Sep 10, 2011

9/11 relics

Religion, Peter Berger once said, is the audacious proposal that human activities are cosmically meaningful.

In this sense, some of the remembrances and relics of 9/11 are deeply religious. Curiously so.

Consider "What We Kept," Dan Barry's New York Times piece on the "mundane items" people who survived 9/11 kept from that day. He writes:
In the aftermath of Sept. 11, people everywhere did what people do in disaster’s fresh wake: We wept, prayed, raged, cowered, gathered, hid, drank, questioned, comforted and sought comfort. We also saved things, often little things, and often for reasons just beyond the full grasp of articulation.
Some of the items he features, saved for a decade now, are obvious. It makes sense that they're meaningful. The reasons one would make a relic out of a wedding ring are pretty apparent.

Other objects are more mysterious. Like a mostly-burned piece of paper, an application form never filled out, an application that had nothing at all to do with the person for whom it became a relic.

It was, Barry writes, one of the "worthless, precious bits of paper that burst out of the twin towers, fluttered across the East River, and floated down upon the streets of Brooklyn like sorrowful confetti."

Nick Arauz found it on his car, in front of his house, after he escaped Manhattan. It was one of the millions, I guess, of similar pieces of paper. But this one was on his car. A Peace Corps application -- a little bit still readable explaining "OBLIGATIONS;" blank spots for information about student loans.

This isn't obviously semiotically laden in any way. Nor does it seem like there's any simply explanation for why this fragment of paper is important. Certainly others like it were destroyed without anyone even thinking about it, and even now, no one, I wouldn't think, would mourn the loss of those other burned bits of paper. Even articulating what the meaning of this meaningful object is supposed to be would be terribly hard. But you wouldn't look at this and say it's meaningless, either. You wouldn't throw Arauz's relic away.

He himself can't really say what the point of his relic is. He can't say why it's a relic to him or even, really, why he has it. He told Barry, “It was just something I couldn’t throw away once I picked it up."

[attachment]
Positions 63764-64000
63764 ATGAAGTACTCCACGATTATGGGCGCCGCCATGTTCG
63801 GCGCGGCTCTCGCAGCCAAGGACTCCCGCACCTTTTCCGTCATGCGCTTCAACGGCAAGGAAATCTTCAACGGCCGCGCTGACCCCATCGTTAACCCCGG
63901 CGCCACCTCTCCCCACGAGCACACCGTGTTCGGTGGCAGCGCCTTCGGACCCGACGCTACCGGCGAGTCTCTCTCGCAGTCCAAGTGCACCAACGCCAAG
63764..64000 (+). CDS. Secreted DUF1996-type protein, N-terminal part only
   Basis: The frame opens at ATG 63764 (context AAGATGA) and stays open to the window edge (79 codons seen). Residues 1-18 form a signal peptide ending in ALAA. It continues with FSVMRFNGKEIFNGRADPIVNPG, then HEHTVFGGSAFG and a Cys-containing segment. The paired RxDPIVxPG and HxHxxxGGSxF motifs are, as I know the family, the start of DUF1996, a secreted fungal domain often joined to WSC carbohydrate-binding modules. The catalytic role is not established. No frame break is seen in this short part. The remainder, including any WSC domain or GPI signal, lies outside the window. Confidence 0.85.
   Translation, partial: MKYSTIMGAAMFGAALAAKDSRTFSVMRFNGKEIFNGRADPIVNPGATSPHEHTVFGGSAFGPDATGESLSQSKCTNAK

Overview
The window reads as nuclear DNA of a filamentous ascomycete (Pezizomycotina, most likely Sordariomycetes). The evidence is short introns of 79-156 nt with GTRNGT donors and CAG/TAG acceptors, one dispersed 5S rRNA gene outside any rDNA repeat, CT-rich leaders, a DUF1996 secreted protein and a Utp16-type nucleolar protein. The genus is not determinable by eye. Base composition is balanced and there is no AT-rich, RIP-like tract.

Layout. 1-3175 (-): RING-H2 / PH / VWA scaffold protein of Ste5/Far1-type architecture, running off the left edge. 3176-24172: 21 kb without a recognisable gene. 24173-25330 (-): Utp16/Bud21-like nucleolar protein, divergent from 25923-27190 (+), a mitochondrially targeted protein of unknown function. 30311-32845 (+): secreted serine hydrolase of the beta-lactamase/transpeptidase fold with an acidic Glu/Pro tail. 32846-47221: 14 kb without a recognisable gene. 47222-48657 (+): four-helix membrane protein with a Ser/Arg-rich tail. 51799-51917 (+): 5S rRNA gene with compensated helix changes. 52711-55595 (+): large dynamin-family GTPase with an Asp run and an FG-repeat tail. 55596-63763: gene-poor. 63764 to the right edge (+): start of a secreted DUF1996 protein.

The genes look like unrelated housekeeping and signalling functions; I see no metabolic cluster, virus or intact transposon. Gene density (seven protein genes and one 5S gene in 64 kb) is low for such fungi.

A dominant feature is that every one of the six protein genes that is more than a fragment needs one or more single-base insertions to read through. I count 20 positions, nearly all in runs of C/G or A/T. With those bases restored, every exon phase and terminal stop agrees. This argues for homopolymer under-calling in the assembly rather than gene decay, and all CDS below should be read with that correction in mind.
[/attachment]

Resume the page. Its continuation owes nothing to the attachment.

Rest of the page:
One could argue the meaningfulness of this bit of papers comes from Aruaz. That would be a pretty typical move for people who study religion. It's meaningful precisely because he invested it with meaning. In all the chaos of the cosmos and of the day, Arauz, needing meaning, seized upon this object and kept it, and so, whether or not it has any value in any objective sense, whether or not there's any non-subjective meaning or anything "out there" making it mean something, he, humanly, made it meaningful when he made it a relic.

There's something to be said for this explanation. It does explain things. It's a decent account of the meaningfulness of the apparently meaningless object. It doesn't require an appeal to faith or to the authority of a religion (which, in this case, would be impossible and, in any case, problematic). It's helpful too because it explains why the object might seem meaningful even to those of us who weren't there, and didn't share whatever private experience Arauz had. There a sense in which it's religious to him, but it's necessary to explain also why it might be religious, in Berger's sense, to us.

This move is the kind of move that's necessary if one wants to explain how a relic might be meaningful without an appeal to faith. It's the only approach to the meaningfulness of an object that allows one to remain agnostic about the "authenticity" or objective reality of the meaningfulness of the relic without actually dismissing the meaning, as simply deluded, or ignoring the way the "authenticity" doesn't matter to the meaningfulness of the object.

It's worth nothing, though, with Arauz's relic, the way that it doesn't feel to him as if he's made it meaningful. That explanation isn't compatible with his account of what happened, and it doesn't seem to him as if he's willed its meaning and chosen, somehow, against the empty absurdity of the wafting, drifting remains of exploded file cabinets, to just (randomly, as it were) make this meaningful.

Rather, he felt called by this object. That's the only way he can make sense of the nonsense of this relic that's essentially litter. It happened to him, was how he experienced.

There was a call, and the call was stronger, actually, than his rationalizations against it. It threw itself at him as meaningful, and there was something automatic about the way it felt as it did to him when he picked it up, and couldn't throw it away. It isn't as if it was empty of content and he decided, for whatever reason, in the insanity of 9/11, to make it meaningful, but rather its meaningfulness asserted itself.

That may not be a helpful way to think about why it has this status of religious relic, but it's critical for understanding the sense of how it is what it is to him, and to readers of the New York Times.

This is the "audacity" -- that is, the fideistic leap -- of religion that Berger is talking about, where things are not simply made meaningful, but present themselves to being perceived as having meaning. It's good to rescue the audaciousness of this in the process of not just explaining how religion works, but how it is for those who live it.

When confronted with something as catastrophic and as hard to make meaningful as 9/11, that "calling out" of meaningfulness was how it was for a lot of people. Religion, in those moments, just sprang forth.